Boris Johnson may not be the person who comes to mind when discussing the American Heartland.
But the former London mayor (2008-2016) and Prime Minister of the United Kingdom (2019-2022) did make an appearance in downtown Bentonville on Wednesday (Nov. 8) at the opening session of the Heartland Summit.
Approximately 350 policymakers, investors, business and thought leaders and entrepreneurs from across the country are in Bentonville for the two-day, invitation-only gathering. It is the signature annual event of Heartland Forward, a nonpartisan “think-and-do” tank in Bentonville.
Heartland Forward formally launched in the fall of 2019 — one year after the Heartland Summit’s first iteration — and is spearheaded by members of the Walton family and led by former Milken Institute Chief Research Officer Ross DeVol. It is the first U.S. think tank focused exclusively on the economic situation of the Heartland region.
At its core, the summit is an economic development event. Steuart Walton and his brother Tom Walton, grandsons of Walmart founder Sam Walton, and Tom’s wife Olivia Walton, board chairperson of Crystal Bridges Museum of American Art in Bentonville, all live in the city. They co-founded the gathering five years ago to kick-start economic growth and help change the narrative about the middle of the country. Organizers tout it as a forum for having candid conversations about shared challenges, creating positive action and strengthening connections.
Steuart, Tom and Olivia welcomed attendees to Bentonville late Wednesday afternoon, joined on the stage by moderator Kelly Corrigan, a New York Times best-selling author and podcaster and host of the PBS series “Tell Me More with Kelly Corrigan.” The Waltons discussed what motivated them to convene leaders from around the country in Bentonville for the unique event and what impact they hope to make.
“The recipe for quality-of-life investments is something our communities and cities are starting to figure out,” said Tom Walton, a member of the Walton Family Foundation board of directors. “People realize [that] now more than ever, that’s important. And with remote work and work flexibility, people see [Northwest Arkansas] in a new light, and the communities here are figuring that out.”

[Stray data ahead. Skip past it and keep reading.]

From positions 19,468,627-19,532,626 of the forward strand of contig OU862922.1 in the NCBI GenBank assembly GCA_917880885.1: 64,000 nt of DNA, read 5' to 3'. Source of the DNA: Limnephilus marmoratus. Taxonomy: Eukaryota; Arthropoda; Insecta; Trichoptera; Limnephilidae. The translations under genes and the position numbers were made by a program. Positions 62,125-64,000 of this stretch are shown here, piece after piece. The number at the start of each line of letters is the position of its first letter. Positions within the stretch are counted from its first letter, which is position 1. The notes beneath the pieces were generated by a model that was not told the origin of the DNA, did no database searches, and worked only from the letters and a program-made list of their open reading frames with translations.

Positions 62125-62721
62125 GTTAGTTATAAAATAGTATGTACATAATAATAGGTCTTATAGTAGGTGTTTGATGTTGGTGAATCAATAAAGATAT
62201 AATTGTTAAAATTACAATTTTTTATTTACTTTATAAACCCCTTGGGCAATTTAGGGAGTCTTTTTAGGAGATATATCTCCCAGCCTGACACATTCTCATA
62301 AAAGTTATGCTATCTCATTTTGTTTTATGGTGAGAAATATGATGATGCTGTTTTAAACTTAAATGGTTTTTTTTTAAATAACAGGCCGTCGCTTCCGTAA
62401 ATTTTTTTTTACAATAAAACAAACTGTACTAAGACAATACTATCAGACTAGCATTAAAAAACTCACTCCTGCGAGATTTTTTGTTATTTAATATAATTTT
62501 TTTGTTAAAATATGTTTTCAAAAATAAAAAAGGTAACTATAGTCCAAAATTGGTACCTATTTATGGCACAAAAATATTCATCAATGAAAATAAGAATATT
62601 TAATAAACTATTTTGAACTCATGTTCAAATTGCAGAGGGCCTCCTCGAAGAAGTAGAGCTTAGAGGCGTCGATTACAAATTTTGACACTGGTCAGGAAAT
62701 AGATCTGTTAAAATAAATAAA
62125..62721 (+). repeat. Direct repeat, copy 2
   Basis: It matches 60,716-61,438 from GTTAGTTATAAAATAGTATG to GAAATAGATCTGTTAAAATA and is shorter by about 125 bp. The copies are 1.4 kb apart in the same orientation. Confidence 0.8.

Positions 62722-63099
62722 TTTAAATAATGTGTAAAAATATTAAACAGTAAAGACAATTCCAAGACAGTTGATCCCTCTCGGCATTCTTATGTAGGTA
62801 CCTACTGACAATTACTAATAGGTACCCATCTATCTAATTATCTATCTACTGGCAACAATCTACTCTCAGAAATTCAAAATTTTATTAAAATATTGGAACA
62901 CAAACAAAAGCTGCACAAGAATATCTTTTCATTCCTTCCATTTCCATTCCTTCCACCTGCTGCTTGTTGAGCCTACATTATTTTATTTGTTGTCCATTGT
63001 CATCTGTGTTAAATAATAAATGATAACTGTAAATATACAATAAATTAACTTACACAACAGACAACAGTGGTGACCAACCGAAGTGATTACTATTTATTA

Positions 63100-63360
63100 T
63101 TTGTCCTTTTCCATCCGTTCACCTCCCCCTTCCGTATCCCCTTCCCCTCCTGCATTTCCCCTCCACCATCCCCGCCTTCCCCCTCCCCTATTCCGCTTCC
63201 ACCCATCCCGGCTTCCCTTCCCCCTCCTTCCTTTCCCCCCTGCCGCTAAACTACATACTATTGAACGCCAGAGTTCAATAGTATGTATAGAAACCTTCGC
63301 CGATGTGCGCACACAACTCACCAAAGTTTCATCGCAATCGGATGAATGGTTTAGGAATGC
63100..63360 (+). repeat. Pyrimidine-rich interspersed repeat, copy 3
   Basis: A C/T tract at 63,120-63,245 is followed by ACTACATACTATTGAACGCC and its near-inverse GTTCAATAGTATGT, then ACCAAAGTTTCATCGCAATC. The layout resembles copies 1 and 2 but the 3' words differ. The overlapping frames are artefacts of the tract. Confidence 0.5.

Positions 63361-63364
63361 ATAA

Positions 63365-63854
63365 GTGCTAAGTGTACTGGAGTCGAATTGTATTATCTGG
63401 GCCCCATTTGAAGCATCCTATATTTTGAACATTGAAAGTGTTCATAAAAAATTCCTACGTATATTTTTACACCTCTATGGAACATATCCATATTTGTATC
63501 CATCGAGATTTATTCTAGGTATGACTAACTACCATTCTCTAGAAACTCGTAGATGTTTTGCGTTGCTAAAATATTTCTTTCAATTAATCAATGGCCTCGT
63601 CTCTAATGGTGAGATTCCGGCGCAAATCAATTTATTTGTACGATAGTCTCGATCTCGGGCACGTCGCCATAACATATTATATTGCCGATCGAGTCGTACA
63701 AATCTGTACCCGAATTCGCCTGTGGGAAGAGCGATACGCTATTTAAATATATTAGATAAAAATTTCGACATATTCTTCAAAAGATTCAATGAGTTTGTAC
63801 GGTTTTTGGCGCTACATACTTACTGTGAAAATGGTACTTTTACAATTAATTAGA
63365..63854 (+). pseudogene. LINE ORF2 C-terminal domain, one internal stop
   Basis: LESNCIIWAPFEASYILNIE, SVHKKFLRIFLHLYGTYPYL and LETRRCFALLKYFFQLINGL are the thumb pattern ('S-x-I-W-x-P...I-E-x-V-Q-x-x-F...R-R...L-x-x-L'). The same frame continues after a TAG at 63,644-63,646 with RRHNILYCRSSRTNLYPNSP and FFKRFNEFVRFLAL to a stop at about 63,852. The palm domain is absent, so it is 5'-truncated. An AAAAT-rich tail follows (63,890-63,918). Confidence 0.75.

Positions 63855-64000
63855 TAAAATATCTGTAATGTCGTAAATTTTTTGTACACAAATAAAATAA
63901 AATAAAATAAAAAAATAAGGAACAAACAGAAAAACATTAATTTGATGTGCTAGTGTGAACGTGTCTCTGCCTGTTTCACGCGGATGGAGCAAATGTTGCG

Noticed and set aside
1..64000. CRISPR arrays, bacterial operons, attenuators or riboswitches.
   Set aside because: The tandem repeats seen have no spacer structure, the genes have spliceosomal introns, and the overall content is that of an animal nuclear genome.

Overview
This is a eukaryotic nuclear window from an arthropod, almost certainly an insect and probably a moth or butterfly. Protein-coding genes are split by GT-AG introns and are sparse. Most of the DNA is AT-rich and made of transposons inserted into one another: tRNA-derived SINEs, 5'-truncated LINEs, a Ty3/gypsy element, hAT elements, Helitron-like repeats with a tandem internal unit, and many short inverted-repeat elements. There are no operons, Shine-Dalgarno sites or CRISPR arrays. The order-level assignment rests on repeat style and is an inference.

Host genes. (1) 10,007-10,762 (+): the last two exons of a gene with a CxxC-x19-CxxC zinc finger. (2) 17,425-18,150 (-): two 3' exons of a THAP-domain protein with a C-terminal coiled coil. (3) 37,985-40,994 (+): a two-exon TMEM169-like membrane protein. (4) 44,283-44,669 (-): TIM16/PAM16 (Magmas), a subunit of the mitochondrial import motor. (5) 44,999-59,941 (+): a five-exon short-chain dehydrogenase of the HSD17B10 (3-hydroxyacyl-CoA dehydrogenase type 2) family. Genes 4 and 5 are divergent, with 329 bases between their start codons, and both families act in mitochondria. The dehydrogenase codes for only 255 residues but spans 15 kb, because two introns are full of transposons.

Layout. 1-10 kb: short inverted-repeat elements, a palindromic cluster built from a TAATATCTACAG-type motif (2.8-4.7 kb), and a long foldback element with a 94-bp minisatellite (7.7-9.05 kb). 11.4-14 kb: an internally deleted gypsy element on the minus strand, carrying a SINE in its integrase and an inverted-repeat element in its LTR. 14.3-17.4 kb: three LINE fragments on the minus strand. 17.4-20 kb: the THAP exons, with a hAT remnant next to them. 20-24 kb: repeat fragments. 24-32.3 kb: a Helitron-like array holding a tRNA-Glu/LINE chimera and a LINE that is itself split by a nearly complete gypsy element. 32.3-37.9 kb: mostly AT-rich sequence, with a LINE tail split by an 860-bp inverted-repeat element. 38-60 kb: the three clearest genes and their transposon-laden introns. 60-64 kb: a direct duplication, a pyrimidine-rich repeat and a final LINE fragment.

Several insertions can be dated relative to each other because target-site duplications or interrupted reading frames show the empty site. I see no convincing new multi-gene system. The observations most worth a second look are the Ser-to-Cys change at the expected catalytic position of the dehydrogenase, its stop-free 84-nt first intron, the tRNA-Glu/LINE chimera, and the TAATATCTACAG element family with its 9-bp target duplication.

Steuart Walton is a Walmart Inc. board member and a co-founder with Tom of Runway Group. The diversified holding company invests in real estate, hospitality and outdoor recreation in Northwest Arkansas. He said the cycling culture that has flourished over the past 15 years excites him most about the region’s future.
“There’s no stopping it now, in my view,” he said. “It’s a snowball rolling downhill that will keep rolling and getting bigger. The power of the bike is a phenomenally successful tool and invention. It is embraced by this community today in a way that is almost unthinkable from a decade ago. I feel so excited about the momentum today and the potential of more and more people being on bikes.”
Walton predicted that a decade from now, more trips would be made on bicycles as a percentage of travel in Bentonville than any other town in the country.
“I believe we have that kind of potential,” he said. “The bike is a simple solution to a lot of complicated problems.
Olivia Walton later noted that there is room for all modes of transportation in the city.
“We welcome people who also drive and walk,” she joked.
Academy Award-winning actor and New York Times best-selling author Matthew McConaughey also spoke at Wednesday’s event. Other attendees who spoke were:
- Anya McMurray, president and COO of Welcome.US, a nonprofit organization that coordinates the support of Afghan refugees in the United States.
- David Holt, the Republican mayor of Oklahoma City
- Maria Teresa Kumar, president and CEO of Vote Latino
In an entertaining 30-minute conversation with Steuart Walton — a discussion dominated mainly by the former prime minister — Johnson hit on many topics, including Brexit, broadband connectivity, healthcare and politics.
“Donald Trump [once] said I was the ‘British Trump,’” Johnson said. “Which didn’t do me much good at the time.”
Johnson also shared his opinion on how governments can sharpen a region’s competitive edge. In Bentonville, dubbed the “Mountain Biking Capital of the World,” investments from the public and private sectors have helped the city and region gain a competitive advantage as a growing tourism destination.